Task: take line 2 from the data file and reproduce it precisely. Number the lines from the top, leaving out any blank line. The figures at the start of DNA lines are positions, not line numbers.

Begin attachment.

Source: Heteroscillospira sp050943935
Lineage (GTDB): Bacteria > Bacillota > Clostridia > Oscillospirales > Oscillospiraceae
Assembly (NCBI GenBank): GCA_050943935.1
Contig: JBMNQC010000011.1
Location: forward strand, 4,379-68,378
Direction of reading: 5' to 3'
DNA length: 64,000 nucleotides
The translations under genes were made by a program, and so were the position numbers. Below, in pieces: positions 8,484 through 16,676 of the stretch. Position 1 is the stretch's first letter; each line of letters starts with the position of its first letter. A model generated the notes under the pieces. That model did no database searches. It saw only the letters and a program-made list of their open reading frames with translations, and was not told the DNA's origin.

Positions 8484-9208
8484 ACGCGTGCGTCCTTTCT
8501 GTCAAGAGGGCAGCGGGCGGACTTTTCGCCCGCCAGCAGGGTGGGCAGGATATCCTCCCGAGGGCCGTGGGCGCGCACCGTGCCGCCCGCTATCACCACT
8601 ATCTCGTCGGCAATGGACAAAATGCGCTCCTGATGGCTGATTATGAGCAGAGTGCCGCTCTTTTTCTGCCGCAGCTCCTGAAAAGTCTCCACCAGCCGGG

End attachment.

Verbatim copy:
Lineage (GTDB): Bacteria > Bacillota > Clostridia > Oscillospirales > Oscillospiraceae